Bottomline: If you have time and can grok it, go with four steps. If you want something a little more to the point and something that you can easily distribute to team members, go with The Lean Startup.

  7. 1

    Great thread. There isn't that I know of, but I think we all wish there was. I feel like this thread should get pinned since it's so important.

    I couldn't resist putting these all into a Notion doc, which I've shared publicly.

    https://www.notion.so/cavaliere/IndieHacker-Starter-Kit-a1dbe3d0a16c456082e124beab72c342

    Please comment and let me know any I've missed!

    I added a few resources I'm fond of, notably:

    Also:

    Start From Zero: https://www.startfromzero.com/

    • This one has a great methodology for starting without an idea, discovering a pain point, validation a solution, and building it with minimal investment or risk. Their podcast is great too.

    30x500: https://30x500.com/academy/

    • Amy Hoy has a course for bootstrappers, but I've learned a ton from her free content (blog posts, youtube videos) and her $90 Sales Safari content package.
  8. 1

    YouTube channel called "One Hour SaaS" by mubs.

  9. 1

    Start Small, Stay Small by Rob Walling.
    He references most of the things talked about here.

  10. 1

    IMO the definitive guide is The Startup Owner's Manual by Steve Blank and Bob Dorf. It will walk you through the customer development lifecycle and is meant to be read in parts, not in full.

  11. 1

    I would recommend to start working and listen to you customers instead of wasting your time on reading. (Haha I actually read a lot of business books but I found nothing can replace the real activity).

  12. 1

    I'm building one right now at The MVP Sprint! (Although it's not quite worthy of the word "bible" quite yet 😉).

    I'm documenting a step-by-step process to go from idea to product and paying users with weekly articles.

    The inspiration comes from The Design Sprint - a five-day process for solving problems and testing new ideas used successfully at companies ranging from small startups to established giants.

  13. 1

    Grant Cardone 10X Rule. He has a lot of content and bootcamps for business specifically and how to go from idea to monetization.

  14. 1

    My list of books to read is becoming longer than the books I have read.
    I'm coming back to this thread, lots of great material. Thanks!

  15. 1

    This is exactly what I'm working on with Youngling & Feynman. I specialize in entrepreneurial science and I'm researching this to create models that are more rigoreous and useful rather than the handwaivy stuff and idiosyncratic war stories we have now.

    There's a tremendous amount of pushback with people saying it can't be done "because CrEaTiviTy" which is demonstrably false.

  16. 1

    Every entrepreneur should read The E-Myth Revisited at some point.

    1. 2

      funny how opinions can differ so much cuz I thought that was the worst book I had ever read in my entire life. Struggle to think of 1 I disliked less.

      1. 1

        Now I'm curious what you didn't like about it. :-)

        1. 1

          My view of how to design great companies is in full opposition to his. For example, he promotes creating systems such that you can hire dumb, fungible people and the business will still run fine.

          I've seen first hand with my clients what happens when you do that. If you make your biz dummy-proof, you'll get dummies.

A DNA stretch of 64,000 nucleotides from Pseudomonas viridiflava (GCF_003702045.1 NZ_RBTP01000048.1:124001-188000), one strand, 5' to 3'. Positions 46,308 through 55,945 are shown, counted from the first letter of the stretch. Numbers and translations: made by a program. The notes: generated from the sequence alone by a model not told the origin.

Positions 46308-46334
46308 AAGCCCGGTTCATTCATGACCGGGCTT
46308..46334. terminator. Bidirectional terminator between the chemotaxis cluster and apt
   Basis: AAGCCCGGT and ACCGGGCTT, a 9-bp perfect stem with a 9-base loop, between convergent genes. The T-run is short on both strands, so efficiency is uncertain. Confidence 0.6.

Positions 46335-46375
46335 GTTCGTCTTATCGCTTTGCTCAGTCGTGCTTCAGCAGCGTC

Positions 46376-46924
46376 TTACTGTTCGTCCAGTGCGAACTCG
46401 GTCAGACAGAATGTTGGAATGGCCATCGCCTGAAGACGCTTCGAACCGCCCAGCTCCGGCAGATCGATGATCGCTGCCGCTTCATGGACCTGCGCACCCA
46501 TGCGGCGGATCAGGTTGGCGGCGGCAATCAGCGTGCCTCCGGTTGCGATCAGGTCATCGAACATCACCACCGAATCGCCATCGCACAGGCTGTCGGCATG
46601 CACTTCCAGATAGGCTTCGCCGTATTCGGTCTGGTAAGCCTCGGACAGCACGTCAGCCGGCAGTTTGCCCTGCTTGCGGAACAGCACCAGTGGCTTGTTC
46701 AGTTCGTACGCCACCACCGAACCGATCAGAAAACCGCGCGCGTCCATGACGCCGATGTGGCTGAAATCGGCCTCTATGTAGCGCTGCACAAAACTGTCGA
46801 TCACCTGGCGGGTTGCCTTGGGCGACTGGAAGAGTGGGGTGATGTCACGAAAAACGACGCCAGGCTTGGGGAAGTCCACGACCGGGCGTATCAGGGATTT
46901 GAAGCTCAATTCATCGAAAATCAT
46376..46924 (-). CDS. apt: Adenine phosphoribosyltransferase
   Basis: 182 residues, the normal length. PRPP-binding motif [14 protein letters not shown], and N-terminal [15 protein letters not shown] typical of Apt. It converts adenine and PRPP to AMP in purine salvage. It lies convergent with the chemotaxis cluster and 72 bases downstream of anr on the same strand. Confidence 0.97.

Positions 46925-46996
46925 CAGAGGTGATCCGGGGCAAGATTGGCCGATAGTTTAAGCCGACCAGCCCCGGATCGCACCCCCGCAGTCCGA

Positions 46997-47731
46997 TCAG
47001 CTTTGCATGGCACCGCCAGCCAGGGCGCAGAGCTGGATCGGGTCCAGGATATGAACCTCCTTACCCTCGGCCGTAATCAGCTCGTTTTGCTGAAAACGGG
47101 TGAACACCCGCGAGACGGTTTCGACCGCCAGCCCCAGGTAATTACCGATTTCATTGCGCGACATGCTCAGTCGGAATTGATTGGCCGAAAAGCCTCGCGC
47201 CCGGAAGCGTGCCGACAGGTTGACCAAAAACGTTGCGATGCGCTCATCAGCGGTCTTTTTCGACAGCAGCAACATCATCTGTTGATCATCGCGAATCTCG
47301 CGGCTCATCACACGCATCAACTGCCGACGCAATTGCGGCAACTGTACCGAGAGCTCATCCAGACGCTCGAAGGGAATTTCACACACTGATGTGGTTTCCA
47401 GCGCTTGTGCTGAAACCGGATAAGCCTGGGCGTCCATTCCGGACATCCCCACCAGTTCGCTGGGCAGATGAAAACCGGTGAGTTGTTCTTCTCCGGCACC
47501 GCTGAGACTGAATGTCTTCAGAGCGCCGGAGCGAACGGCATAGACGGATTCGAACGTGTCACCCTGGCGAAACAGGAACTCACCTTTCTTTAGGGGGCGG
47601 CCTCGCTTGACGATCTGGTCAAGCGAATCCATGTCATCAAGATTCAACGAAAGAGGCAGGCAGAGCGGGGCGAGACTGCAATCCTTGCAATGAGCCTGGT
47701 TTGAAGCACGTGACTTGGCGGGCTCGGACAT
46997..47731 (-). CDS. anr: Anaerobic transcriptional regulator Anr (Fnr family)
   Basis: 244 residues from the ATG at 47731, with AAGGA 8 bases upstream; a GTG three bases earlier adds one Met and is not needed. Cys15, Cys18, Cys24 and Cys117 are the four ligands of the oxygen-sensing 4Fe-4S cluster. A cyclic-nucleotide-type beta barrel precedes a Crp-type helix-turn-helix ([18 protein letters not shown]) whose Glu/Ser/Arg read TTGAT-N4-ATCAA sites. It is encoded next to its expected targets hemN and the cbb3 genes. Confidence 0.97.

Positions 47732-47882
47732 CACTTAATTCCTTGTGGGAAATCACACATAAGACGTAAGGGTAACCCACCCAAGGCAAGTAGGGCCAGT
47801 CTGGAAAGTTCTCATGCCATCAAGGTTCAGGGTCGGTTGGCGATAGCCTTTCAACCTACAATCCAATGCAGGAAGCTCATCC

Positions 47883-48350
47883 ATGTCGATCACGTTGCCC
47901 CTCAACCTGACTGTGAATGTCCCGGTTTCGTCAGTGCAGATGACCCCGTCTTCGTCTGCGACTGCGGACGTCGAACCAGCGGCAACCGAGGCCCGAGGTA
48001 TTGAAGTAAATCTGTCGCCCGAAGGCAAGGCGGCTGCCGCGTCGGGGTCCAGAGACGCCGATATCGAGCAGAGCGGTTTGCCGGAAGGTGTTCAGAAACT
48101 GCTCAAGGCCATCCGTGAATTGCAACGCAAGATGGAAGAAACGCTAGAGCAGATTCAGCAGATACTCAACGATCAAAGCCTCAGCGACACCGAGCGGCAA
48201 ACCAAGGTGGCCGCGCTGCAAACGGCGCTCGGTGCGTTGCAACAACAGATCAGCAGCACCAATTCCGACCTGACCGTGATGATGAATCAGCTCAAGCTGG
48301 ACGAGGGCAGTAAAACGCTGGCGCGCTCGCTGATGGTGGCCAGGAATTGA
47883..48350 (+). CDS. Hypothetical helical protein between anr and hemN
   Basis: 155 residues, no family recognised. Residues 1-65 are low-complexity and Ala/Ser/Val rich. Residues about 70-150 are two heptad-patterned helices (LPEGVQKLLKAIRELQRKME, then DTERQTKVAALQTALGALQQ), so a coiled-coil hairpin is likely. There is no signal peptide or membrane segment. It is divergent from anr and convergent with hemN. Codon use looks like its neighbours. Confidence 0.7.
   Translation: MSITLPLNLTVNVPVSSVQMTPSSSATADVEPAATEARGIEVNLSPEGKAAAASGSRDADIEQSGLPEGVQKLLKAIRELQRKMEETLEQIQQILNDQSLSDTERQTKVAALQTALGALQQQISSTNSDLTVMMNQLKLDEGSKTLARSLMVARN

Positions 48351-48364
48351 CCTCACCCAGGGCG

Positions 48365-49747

Instead, if you want to make your company more resilient or even anti-fragile, you should hire the smartest, best people you can find and give them tons of autonomy. You also want decentralized command and give them the opportunity to take extreme ownership.

          By doing that, you'll get a business that stays flexible as it grows and is much less rigid.

          That might seem irrelevant and it is... until the environment you operate in changes. Then you're fucked if you can't change, which you can't if your biz is full of babies that 1. aren't interested in you and 2. need their hand held.

          This is just one of many examples. But I think, fundamentally, we're from a different era. I'm a millennial, he's quite old. In the 20th century, business was more cutthroat and a lot of things that don't work now still worked back then.

  17. 1

    Based on what I have learned so far there are 3 steps to building a successful tech company:
    1 build a good product (that also involves a lot of research and planning, not just coding)
    2 build the client base and find product market-fit
    3 expansion

    In order to pass these exams a lot of skills are required: market research, domain expertise, product development, graphic design, programming, system engineering, marketing, sales, public relations, customer service, business development, tactical planning, strategic planning, financial planning, financial management, human resource management and more... To maximize the chances of success most of those skills must be available to the founder(s) at an affordable cost.

  18. 1

    I thought "Hello, Startup" was a pretty decent introduction for a developer.

    https://www.hello-startup.net/

  19. 1

    I personally find Getting Real from the guys at Basecamp very motivating. It's free here https://basecamp.com/gettingreal

  20. 1

    My favorite series is this one: https://startupclass.samaltman.com/
    It might just be the closest thing you'll get to a startup bible.

  21. 1

    Listen to people that do that before.
    First, it can be on youtube and podcasts, but the best is to have friends that do that before even if it's not exactly what are you wanna do (even people that doing dropshipping or affiliate you can learn from them a lot)

  22. 1

    I like learning the most from personal insights & experiences people share. In line with that, I find these reports super helpful - https://2.flexiple.com/build-a-startup-in-6-months.

    To add a bit more, Karthik has well-researched all of the topics, so it's not just all personal experience :)

    P.S: Karthik is my co-founder at Flexiple. However, these reports are written by him independently, of course quite a lot of things there that we've discussed before.

  23. 1

    There are books like "Founders at work" or more recently "How I built this" filled with tons of stories and insights from founders. Not exactly a how-to-guide, but it cover a lot of different topics and stages.

  24. 0

    I know it's older but the Lean Startup is a decent read. But for any entrepreneur I always suggest reading Hooked by Nir Eyal.

  25. 0

    Find a customer.

    1. 4

      Not sure if your answer was in jest or not, but there's clearly much, much more to building a successful company than finding a first customer.

      1. 1

        You asked if I had to recommend one thing then what would it be.